Tanzania’s previously generous policies towards refugees have been growing more restrictive. Many refugees are confined to camps separated from the rest of the community, and authorities have been accused of pressuring thousands of migrants to return to Burundi and Mozambique. In border communities, however, relations between natives and foreign nationals are much calmer, as this article details.
Immigrants from the Philippines make up the fourth largest foreign-born group in the United States, numbering nearly 2 million people. Compared to other U.S. immigrants, Filipinos are more likely to have strong English skills, be naturalized U.S. citizens, and hold a college degree. This article provides statistics about these and other elements of the Filipino immigrant population.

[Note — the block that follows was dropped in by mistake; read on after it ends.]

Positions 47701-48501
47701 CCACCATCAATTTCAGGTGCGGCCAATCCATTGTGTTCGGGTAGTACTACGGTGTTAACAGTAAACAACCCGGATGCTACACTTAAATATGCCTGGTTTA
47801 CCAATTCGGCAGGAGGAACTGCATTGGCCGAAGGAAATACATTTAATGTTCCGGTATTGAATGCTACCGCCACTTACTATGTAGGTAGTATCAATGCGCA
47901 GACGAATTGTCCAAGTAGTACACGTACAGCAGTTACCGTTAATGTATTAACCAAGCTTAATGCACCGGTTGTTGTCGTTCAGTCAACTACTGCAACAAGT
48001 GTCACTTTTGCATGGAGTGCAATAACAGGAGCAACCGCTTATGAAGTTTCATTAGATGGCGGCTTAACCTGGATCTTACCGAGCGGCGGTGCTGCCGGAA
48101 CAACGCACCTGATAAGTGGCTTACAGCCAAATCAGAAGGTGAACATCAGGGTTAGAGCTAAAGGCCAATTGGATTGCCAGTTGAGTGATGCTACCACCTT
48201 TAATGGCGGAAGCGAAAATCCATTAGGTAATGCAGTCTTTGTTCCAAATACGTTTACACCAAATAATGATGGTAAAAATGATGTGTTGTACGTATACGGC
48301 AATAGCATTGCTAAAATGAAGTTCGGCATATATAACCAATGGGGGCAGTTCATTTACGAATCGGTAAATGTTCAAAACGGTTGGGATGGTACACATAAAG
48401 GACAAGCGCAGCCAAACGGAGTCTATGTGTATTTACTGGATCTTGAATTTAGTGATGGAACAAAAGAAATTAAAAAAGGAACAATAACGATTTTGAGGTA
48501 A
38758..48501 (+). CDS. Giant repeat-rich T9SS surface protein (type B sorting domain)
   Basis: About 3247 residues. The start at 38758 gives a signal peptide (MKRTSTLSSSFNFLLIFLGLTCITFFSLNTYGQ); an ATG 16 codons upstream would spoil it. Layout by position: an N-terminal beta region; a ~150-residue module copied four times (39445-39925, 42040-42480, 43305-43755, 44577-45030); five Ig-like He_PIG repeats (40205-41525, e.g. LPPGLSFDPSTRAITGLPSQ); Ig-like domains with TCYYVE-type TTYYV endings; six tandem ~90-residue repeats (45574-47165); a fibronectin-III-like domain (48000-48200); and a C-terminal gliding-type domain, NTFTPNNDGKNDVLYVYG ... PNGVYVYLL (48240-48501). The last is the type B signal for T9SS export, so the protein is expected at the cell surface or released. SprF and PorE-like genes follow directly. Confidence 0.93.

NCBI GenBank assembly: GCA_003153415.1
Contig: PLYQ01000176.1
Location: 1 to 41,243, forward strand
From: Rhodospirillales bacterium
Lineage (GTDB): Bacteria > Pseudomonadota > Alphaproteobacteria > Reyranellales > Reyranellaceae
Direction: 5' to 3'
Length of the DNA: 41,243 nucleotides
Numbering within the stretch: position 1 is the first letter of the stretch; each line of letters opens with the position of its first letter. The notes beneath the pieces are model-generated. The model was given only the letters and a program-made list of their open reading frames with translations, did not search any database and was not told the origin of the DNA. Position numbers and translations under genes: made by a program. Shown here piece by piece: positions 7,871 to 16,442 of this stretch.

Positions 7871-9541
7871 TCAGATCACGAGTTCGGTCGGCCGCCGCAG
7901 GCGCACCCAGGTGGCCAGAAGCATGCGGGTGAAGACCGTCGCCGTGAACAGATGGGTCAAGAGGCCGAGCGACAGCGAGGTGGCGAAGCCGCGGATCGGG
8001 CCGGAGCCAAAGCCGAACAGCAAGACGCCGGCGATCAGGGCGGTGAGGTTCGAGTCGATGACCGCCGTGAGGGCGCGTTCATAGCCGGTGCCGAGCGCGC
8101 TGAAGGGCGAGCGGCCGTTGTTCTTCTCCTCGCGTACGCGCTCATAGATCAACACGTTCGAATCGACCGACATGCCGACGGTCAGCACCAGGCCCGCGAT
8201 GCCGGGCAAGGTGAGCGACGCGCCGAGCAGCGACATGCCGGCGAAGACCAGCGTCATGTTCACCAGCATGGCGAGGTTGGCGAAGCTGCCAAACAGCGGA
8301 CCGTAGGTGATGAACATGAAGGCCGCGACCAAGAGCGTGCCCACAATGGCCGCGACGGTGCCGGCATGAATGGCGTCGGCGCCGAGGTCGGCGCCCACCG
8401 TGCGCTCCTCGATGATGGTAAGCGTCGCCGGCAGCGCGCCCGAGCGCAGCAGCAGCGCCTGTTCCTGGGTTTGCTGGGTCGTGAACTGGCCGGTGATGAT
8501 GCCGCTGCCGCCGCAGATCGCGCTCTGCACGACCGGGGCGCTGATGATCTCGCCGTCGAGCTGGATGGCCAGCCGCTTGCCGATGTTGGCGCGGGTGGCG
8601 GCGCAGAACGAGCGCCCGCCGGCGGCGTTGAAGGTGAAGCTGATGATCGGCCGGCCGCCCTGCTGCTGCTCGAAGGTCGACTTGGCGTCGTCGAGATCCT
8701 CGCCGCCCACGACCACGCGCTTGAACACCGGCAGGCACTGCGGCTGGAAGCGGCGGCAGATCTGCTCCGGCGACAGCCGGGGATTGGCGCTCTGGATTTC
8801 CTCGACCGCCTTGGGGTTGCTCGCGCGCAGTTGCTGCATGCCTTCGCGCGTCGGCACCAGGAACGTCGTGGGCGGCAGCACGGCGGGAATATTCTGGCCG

Whether as migrant-sending or migrant-receiving locations—or both—many countries have rich, complex international and internal migration histories. MPI's online journal, the Migration Information Source, offers resources on more than 100 nations. Written by leading scholars, these articles delve into countries' migration histories, demographics, policymaking, and more.
Want to check a fact about U.S. immigration? Interested in putting recent trends into perspective? This article compiles authoritative, up-to-date information about the U.S. immigrant population and how it has changed over time. Data cover immigrants' demographic, educational, and linguistic characteristics; their top states of residence; enforcement activities; refugees and asylum seekers; naturalization trends; visa backlogs; and more.